At SFU's UniverCity the university did away with expensive parking meters and replaced them with wall mounted ticket dispensers

When I started working at Simon Fraser University a colleague asked if I knew what a university was. “Tell me,” I replied.

“It’s an assembly of people brought together by a common love of learning and a common concern over parking,” he said.

I thought about this last week when a Vancouver journalist sparked a vigorous debate on Facebook by applauding her gay, childless friend for parking his large van in one of Ikea’s family parking spaces.
It was his way of protesting Ikea’s policy to give preferential parking to families, but not gays or non-traditional family households.

While I thought both parties demonstrated bad judgement, the many online comments highlighted the very passionate feelings we all have about parking. (Except of course for cyclists and pedestrians.)
Our joy at finding time left on a parking meter (somewhat rare since pay-by-phone was introduced) or our anger after receiving a parking ticket are often out of proportion with the amount of money involved.

We know this is irrational, like extreme frustration over slow Internet service or disgust with cyclists who do not respect stop signs.

Some of us get upset when others continually park their cars in front of our houses.

I get upset when cinema parking lots charge for each two hours, knowing full well the commercials, coming attractions, and films will last two hours and fifteen minutes.

I also hate parking at a major downtown hotel that sets it rates not by the hour, or half hour, but in 20 minute tranches. It is their sneaky way to charge a higher hourly rate.

I am also upset with its multi-level parking garage since it only has a pay machine at P1.
If you are parked on levels P2 or P3, you have to make your way back to P1, or fumble with payment at the exit. Occasionally I complain to hotel management, but they claim these are the operator’s decisions. It is not true. 

In Spain parking lot operators charge by the minute, not the hour or half hour
While I object to this hotel’s 20 minute tranche, I would be happy if Vancouver parking garages and lots followed the practice in Spain where car parks are obliged to charge by the minute rather than the hour. That way if you park for an hour and four minutes you do not have to pay for another full or half hour.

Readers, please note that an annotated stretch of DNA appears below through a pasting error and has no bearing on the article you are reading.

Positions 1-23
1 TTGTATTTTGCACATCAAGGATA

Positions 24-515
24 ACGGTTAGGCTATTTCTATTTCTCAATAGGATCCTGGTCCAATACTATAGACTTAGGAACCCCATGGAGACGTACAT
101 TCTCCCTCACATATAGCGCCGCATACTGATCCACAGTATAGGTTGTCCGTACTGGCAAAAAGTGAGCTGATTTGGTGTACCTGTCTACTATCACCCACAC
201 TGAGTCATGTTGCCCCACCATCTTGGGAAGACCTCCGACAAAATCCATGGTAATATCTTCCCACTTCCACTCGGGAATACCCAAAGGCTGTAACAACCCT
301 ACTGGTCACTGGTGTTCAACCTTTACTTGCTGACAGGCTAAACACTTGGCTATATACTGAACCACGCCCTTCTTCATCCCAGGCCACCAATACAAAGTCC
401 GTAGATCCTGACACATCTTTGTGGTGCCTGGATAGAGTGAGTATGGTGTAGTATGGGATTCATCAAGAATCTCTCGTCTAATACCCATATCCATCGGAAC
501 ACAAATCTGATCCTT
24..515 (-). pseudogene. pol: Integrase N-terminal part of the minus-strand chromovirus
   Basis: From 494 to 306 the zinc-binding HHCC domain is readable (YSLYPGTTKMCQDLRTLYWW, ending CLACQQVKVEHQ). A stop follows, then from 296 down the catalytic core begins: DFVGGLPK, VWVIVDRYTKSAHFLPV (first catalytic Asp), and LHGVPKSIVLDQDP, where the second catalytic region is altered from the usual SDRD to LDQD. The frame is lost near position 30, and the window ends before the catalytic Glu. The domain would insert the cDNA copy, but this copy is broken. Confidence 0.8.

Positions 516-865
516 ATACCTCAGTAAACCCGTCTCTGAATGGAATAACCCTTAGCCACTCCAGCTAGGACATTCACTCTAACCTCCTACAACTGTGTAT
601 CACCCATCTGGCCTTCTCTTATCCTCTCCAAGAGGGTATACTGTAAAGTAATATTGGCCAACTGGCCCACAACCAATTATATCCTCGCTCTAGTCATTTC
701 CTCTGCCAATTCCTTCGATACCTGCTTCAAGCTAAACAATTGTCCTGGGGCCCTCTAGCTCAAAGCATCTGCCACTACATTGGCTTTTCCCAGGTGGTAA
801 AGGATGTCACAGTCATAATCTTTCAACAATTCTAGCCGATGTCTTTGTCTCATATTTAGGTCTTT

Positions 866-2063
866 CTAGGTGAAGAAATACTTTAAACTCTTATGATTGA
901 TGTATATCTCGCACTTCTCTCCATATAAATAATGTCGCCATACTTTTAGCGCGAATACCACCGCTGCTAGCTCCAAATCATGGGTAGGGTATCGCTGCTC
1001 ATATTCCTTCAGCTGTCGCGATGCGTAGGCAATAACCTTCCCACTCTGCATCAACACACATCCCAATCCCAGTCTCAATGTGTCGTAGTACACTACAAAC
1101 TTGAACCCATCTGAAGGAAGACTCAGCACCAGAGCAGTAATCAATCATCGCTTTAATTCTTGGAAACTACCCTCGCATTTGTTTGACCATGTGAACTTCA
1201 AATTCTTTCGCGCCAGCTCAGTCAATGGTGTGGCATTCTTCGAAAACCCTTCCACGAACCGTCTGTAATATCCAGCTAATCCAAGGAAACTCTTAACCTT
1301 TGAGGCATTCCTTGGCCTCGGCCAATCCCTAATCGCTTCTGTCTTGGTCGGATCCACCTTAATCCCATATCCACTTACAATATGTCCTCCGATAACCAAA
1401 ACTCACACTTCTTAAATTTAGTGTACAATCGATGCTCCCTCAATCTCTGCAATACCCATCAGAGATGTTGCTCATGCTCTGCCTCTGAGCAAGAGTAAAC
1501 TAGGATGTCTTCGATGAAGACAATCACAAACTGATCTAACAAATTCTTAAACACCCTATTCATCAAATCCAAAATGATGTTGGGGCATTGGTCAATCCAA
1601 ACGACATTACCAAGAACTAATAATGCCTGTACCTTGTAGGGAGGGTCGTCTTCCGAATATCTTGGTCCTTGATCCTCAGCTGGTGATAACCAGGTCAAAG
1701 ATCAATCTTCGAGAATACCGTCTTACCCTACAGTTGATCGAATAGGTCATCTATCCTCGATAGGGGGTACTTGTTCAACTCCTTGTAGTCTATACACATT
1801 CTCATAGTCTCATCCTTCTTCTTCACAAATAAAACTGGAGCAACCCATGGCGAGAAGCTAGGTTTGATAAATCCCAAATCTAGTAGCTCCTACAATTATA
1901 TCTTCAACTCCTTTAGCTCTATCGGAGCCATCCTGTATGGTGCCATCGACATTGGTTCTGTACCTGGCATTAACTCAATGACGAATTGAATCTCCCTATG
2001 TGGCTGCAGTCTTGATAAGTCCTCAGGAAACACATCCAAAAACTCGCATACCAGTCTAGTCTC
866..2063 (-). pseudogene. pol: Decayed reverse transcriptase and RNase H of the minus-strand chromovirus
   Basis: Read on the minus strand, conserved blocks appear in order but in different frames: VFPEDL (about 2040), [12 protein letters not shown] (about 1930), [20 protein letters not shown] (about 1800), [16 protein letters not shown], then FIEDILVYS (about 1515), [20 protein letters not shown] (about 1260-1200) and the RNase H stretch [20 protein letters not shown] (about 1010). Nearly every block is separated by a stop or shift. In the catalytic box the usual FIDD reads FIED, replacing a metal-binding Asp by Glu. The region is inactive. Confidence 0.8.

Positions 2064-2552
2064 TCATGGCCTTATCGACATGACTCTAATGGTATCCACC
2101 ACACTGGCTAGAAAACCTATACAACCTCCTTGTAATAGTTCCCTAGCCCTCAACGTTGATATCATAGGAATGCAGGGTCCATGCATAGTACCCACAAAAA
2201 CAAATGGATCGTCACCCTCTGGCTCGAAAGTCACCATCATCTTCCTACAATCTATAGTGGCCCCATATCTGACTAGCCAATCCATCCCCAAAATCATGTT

Recently Vancouver has been installing very fancy parking meters. While you can use a credit card or pay-by-phone, they are extremely expensive to install and predetermine the size and number of parking spaces.

Why does the city not do what European cities and commercial lots do and install communal ticket dispensers?  Also, why not adjust parking rates for different times of the day or week? It’s foolish to charge $6 an hour on Sunday morning.  Also, why are there parking meters on one side of 1500 Block Alberni, but not the other?
Many of us get quite upset when others park their cars in front of our house!
Residential street parking is a major irritant for many Vancouverites. Increasingly we find resident-only parking where we would like to park for a nearby restaurant.
It is not as if residents are paying a lot for these spaces. In most neighbourhoods, a parking permit costs $36.70. In the West End the fee is $73.40. This is not per month.
This is per year.

Meanwhile, nearby apartment garages built at the city’s insistence often have vacant spaces since it’s so much cheaper for tenants to buy a permit and park on the street.

While most of us understand the city’s need to tow cars off busy streets during rush hour, why must it be so outrageously expensive and inconvenient to get a car back?

Why should private parking operators be allowed to charge exorbitant penalties if you are five minutes late? Especially at medical building parking lots where doctors may keep you waiting. Patients don’t need the additional stress.

On Nov. 15 Vancouver will have a municipal election. I suspect many would vote for candidates who care as much about improving city parking practices as improving bicycle lanes.

And if a candidate can convince Impark to treat its customers fairly he or she could win the election.
We are that passionate about parking.
As more of us drive electric cars, it is going to create new problems, especially for those living in condominiums
 See more at: http://www.vancourier.com/opinion/columnists/opinion-passions-flare-over-parking-problems-1.1338592#sthash.r9hNusNK.dpuf